Tom Hiddleston is one of the most delightful stars of the MCU, delivering a Loki that is both charismatic and insidious in his mischief-making. The events at the end of Thor: The Dark World pointed to more Loki to come, but Hiddleston himself doesn’t seem so certain of his place in Marvel’s future.
For any other creator, Thor would've been enough. It's a four-year masterpiece, one that I've frequently called the single best run of superhero comics of all time thanks to its perfect blending of comic book action and the high fantasy of Norse mythology, and that's not a really difficult argument to defend. There are issues with bone-shattering larger-than-life battles, and there are issues that hit so hard emotionally that I still get a little choked up thinking about them, and there are issues that do both at the same time. Thirty years later, it still holds up as an unparalleled high point of the genre, and for any other creator, that would be enough.
For Walt Simonson, born this day in 1946, it was just the tip of the iceberg.
I was skeptical about the mystery contents of this month's box when Secret Wars was announced as the inspiration. Basing a collectible delivery around an untested crossover event with little knowledge as to how the storyline would be received seemed risky. Additionally, where the films reach a massive audience globally, we all know comic books themselves top out in the hundreds of thousands in sales. Depending which sales source you believe, Secret Wars has been the most popular book for the past few months, but even still, that concept hasn't reached as wide a consumer base as Age of Ultron or Ant-Man.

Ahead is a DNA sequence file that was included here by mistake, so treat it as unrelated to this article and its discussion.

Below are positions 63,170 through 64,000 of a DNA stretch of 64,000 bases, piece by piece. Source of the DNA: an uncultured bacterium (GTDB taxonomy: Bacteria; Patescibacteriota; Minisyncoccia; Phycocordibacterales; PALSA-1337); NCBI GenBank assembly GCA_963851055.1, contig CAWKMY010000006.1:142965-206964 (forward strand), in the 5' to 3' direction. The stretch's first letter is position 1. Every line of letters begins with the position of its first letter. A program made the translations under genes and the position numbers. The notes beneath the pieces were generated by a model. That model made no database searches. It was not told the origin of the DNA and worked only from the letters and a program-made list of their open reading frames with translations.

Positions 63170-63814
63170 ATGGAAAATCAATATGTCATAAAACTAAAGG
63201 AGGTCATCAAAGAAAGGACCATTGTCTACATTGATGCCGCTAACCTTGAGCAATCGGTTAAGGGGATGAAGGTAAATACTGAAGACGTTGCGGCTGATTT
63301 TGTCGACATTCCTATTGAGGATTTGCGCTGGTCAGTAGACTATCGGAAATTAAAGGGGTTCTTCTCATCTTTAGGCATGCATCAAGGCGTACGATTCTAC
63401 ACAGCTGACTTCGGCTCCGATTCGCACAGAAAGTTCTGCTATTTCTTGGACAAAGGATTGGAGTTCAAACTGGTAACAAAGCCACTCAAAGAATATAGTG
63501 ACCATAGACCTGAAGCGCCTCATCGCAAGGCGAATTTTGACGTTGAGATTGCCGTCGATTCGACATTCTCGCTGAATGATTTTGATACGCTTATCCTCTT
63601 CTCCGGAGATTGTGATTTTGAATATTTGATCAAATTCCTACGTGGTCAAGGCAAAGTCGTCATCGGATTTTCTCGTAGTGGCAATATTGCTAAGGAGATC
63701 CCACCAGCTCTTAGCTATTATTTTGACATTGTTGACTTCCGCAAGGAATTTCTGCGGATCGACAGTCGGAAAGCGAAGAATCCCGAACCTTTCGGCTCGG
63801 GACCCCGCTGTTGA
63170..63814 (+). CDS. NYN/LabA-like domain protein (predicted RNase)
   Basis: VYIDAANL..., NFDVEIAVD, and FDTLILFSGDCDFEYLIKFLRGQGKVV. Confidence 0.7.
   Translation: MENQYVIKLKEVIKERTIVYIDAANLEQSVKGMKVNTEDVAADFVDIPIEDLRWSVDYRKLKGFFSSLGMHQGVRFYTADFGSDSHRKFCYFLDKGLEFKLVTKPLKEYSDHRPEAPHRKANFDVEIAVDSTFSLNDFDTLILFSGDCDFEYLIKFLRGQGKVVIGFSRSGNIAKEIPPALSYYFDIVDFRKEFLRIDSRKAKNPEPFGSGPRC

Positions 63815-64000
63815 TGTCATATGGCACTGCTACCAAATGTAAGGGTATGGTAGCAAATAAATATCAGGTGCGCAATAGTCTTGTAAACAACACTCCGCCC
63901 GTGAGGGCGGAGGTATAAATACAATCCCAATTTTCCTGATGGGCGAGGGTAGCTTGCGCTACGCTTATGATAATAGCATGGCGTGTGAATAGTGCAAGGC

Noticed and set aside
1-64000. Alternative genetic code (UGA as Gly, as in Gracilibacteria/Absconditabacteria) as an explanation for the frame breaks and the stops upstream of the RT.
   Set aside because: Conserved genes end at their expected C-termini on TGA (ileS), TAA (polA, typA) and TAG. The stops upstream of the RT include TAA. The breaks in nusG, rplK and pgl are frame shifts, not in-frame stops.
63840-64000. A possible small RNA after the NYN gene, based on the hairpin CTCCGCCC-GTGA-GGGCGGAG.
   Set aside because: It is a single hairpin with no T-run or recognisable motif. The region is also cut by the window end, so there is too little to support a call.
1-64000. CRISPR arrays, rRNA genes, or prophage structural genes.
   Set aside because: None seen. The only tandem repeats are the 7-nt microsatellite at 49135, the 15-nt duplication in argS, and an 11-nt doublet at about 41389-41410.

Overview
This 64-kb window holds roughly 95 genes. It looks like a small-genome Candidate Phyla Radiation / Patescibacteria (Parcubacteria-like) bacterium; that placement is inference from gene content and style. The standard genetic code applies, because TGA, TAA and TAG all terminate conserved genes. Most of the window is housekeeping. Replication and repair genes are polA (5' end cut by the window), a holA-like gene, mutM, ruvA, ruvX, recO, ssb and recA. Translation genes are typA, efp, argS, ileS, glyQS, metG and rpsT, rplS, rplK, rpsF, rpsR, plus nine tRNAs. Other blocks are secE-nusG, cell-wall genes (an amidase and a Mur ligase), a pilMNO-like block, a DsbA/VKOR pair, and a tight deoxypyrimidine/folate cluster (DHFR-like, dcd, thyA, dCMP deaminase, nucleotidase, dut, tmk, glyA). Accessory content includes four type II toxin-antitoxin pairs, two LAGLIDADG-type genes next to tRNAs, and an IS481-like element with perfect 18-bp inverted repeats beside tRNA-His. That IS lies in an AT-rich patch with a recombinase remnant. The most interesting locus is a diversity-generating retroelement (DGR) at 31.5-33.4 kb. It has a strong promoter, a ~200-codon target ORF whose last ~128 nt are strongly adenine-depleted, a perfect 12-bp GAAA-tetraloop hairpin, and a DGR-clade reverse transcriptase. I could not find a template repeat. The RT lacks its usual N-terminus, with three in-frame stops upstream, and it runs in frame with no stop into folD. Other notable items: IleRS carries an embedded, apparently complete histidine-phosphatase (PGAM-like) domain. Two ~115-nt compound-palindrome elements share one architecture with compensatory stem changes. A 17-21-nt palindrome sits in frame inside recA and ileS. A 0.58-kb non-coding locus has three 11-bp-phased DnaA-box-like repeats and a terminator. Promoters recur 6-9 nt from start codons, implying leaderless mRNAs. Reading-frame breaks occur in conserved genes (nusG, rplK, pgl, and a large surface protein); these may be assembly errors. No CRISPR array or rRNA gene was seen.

As the first box in Funko's Marvel Collector Corps to not be based on a film property, no one really had any idea what to expect from the Secret Wars box. To be fair, there have only been two boxes in the subscription service so far, with both having arrived at the same time as one of Marvel's cinematic escapades. There won't always be a movie to base one of these themed boxes around, but if the Secret Wars box is any indication, that won't be a problem for Funko.
You know how much we love cosplay at ComicsAlliance; we put a spotlight on it every week. Fans who create their own costumes and dress up as their favorite heroes are some of the most passionate and enthusiastic people in comics, and the level of talent and committment on display at conventions seems to get more impressive every year. If there isn't a Carol Corps cosplay meet-up or a whole dang Spider-Verse at a show, you'll probably go home disappointed.
So it's great to see Marvel paying tribute to these fans with a selection of cosplay variant covers on several of its All-New All-Different launches this fall. The Marvel Cosplay variants place fans of Spider-Gwen, Daredevil, Doctor Strange, Thor (both versions) and more on the covers of the books they love. Cosplay connoisseurs will see some familiar faces among the cosplayers, including Birds of Play's Amanda Lynne Shafer, cosplay legend Yaya Han, and Marvel's own in-house cosplay blogger Judy Stephens as Captain Marvel.